Geranium maculatum has really accomplished such marked results for me in cases where but little action from any remedy would have been anticipated, that I have grown into the belief that it possesses virtues not credited to it. In ulceration of the stomach, it certainly has a marvelous influence. I am very anxious to obtain reports from those of our readers who have depended upon this remedy with good results. The following was the statement of its action by Dr. King, in the American Dispensatory, and these suggestions should be kept in mind now, in studying the use of this remedy.
Geranium is a powerful astringent, used in the second stages of dysentery, diarrhoea, and cholera infantum, in infusion or in milk. Both internally and externally it may be used wherever astringents are indicated, in hemorrhages, indolent ulcers, apthous sore mouth, ophthalmia, leucorrhea, gleet, hematuria, menorrhagia, diabetes, and all excessive chronic mucous discharges; also to cure mercurial salivation. Relaxation of the uvula may be benefited by gargling with a decoction of the root, as well as apthous ulceration of the mouth and throat.
From its freedom from any nauseous or unpleasant qualities, it is well adapted to infants and persons with fastitious stomachs.
In cases of bleeding piles, a strong decoction of the root may be injected into the rectum, and this should be retained as long as possible. Piles are said to be cured by adding of the root in fine powder two ounces to tobacco ointment seven ounces. This should be applied to the parts three or four times a day. Troublesome epistaxis, bleeding from wounds or small vessels, and bleeding from the extraction of teeth may be checked effectually by applying the powder to the bleeding orifice, and if possible, covering with a compress of cotton. With aletris farinosa in decoction, and taken internally, it has proven of superior efficacy in diabetes and Bright's disease of the kidney. A mixture or solution of two parts of hydrochlorate of berberin and one part of extract of geranium will be found of unrivaled efficacy in all chronic mucous diseases, as in gleet, leucorrhea, ophthalmia, gastric affections, catarrh, and ulceration of the bladder, etc., etc. A decoction of two parts of geranium and one of sanguinaria forms an excellent injection for gleet and leucorrhea. Dose of the powder from twenty to thirty grains; of the decoction from one to two fluid ounces.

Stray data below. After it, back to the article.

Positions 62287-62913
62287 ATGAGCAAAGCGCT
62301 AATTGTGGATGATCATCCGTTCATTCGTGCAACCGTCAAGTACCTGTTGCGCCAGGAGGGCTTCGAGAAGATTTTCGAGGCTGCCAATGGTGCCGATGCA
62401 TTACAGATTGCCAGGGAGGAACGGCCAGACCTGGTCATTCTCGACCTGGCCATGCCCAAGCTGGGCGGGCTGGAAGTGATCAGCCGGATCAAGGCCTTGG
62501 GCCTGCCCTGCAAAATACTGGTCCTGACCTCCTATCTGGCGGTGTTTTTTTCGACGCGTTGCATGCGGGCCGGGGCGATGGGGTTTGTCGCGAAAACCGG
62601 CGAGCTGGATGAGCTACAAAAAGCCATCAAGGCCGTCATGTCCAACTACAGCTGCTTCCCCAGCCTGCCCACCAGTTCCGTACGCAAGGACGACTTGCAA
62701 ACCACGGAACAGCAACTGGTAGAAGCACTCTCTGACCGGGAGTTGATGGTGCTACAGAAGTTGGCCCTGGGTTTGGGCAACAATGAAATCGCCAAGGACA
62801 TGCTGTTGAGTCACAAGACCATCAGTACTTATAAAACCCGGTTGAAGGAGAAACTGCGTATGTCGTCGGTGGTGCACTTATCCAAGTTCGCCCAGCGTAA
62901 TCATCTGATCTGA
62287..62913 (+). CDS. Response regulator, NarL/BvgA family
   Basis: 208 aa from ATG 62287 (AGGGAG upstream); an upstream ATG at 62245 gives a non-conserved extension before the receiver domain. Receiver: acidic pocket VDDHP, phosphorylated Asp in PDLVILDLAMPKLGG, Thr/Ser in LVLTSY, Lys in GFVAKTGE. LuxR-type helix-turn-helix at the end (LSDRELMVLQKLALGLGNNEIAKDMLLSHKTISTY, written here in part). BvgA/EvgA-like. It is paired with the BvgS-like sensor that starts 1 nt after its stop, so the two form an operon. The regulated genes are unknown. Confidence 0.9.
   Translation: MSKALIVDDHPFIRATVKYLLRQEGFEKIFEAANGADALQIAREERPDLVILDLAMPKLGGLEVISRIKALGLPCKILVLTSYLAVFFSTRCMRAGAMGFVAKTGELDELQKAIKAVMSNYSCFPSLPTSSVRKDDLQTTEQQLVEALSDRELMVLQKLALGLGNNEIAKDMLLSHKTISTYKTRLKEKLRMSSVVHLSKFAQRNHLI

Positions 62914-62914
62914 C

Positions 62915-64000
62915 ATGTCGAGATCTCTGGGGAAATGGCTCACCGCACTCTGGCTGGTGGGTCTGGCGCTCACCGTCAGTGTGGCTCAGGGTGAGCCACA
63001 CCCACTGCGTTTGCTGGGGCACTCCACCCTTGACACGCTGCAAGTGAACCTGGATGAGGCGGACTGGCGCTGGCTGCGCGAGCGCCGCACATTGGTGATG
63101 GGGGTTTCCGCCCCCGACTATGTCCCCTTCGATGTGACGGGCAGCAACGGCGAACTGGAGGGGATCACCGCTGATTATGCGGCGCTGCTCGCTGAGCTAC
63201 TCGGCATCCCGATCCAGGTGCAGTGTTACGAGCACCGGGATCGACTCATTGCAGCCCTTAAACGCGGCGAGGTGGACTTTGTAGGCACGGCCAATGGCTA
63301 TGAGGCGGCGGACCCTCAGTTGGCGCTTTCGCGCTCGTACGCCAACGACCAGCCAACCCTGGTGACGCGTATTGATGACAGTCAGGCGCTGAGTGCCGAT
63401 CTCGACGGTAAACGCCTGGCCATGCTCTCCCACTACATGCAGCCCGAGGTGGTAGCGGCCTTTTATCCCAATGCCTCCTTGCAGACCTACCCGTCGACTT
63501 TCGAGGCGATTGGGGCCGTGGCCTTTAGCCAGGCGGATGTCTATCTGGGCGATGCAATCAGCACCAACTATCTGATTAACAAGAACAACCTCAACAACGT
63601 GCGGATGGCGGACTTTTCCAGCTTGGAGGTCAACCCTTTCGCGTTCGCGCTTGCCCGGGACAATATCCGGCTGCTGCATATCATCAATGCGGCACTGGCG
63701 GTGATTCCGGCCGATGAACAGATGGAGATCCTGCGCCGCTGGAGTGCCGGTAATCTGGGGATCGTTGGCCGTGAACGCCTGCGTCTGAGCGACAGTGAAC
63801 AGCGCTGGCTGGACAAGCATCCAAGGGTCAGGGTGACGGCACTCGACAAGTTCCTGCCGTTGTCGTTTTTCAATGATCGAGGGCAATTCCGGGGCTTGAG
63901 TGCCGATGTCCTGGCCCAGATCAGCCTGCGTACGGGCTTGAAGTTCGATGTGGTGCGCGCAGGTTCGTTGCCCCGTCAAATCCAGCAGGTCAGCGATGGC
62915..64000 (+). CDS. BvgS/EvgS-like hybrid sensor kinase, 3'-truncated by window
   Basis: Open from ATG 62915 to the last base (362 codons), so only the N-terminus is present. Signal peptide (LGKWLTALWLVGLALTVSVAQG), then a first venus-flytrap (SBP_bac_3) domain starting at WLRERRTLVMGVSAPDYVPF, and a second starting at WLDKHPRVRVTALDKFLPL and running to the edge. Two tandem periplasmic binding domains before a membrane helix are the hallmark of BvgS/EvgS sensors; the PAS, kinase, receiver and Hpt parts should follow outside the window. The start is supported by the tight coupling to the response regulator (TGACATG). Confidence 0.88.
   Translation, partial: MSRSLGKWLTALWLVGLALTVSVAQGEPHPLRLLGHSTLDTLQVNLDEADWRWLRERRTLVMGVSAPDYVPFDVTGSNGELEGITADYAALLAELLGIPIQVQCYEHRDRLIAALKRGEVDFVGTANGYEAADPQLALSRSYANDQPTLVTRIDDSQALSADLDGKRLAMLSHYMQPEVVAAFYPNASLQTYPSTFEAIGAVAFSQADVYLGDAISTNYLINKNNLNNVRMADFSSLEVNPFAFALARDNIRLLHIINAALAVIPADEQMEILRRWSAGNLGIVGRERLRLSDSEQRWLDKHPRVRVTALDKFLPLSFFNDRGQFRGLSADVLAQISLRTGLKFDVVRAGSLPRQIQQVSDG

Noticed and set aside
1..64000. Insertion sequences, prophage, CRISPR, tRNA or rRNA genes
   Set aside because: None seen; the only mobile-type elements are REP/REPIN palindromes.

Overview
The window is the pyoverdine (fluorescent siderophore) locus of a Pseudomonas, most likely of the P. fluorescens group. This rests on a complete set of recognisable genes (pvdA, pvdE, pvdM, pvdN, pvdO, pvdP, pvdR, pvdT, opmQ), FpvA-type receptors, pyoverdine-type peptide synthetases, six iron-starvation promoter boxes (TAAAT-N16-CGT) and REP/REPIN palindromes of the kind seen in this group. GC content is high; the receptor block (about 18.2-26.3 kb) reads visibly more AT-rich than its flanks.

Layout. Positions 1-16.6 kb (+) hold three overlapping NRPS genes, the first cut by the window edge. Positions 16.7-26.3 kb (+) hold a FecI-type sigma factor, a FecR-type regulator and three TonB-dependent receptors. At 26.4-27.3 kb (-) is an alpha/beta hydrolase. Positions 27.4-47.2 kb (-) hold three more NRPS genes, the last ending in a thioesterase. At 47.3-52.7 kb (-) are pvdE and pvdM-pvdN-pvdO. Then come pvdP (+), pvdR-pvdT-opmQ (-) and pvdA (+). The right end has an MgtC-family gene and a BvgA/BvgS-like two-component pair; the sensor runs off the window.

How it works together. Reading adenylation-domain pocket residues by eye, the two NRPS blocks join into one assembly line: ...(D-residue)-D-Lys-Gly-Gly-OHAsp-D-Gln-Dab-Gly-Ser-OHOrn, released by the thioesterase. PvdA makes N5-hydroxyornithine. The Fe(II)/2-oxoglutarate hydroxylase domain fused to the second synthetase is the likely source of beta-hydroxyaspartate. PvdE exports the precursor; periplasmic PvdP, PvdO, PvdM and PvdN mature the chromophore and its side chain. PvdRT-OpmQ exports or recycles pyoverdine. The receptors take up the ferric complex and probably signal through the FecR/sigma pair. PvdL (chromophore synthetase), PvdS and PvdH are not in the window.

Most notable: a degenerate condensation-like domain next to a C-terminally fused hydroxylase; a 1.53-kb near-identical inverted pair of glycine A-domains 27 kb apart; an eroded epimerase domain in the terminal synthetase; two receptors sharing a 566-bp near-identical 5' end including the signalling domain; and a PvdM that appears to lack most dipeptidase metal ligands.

Ellingwood's Therapeutist, Vol. 2, 1908, was edited by Finley Ellingwood M.D.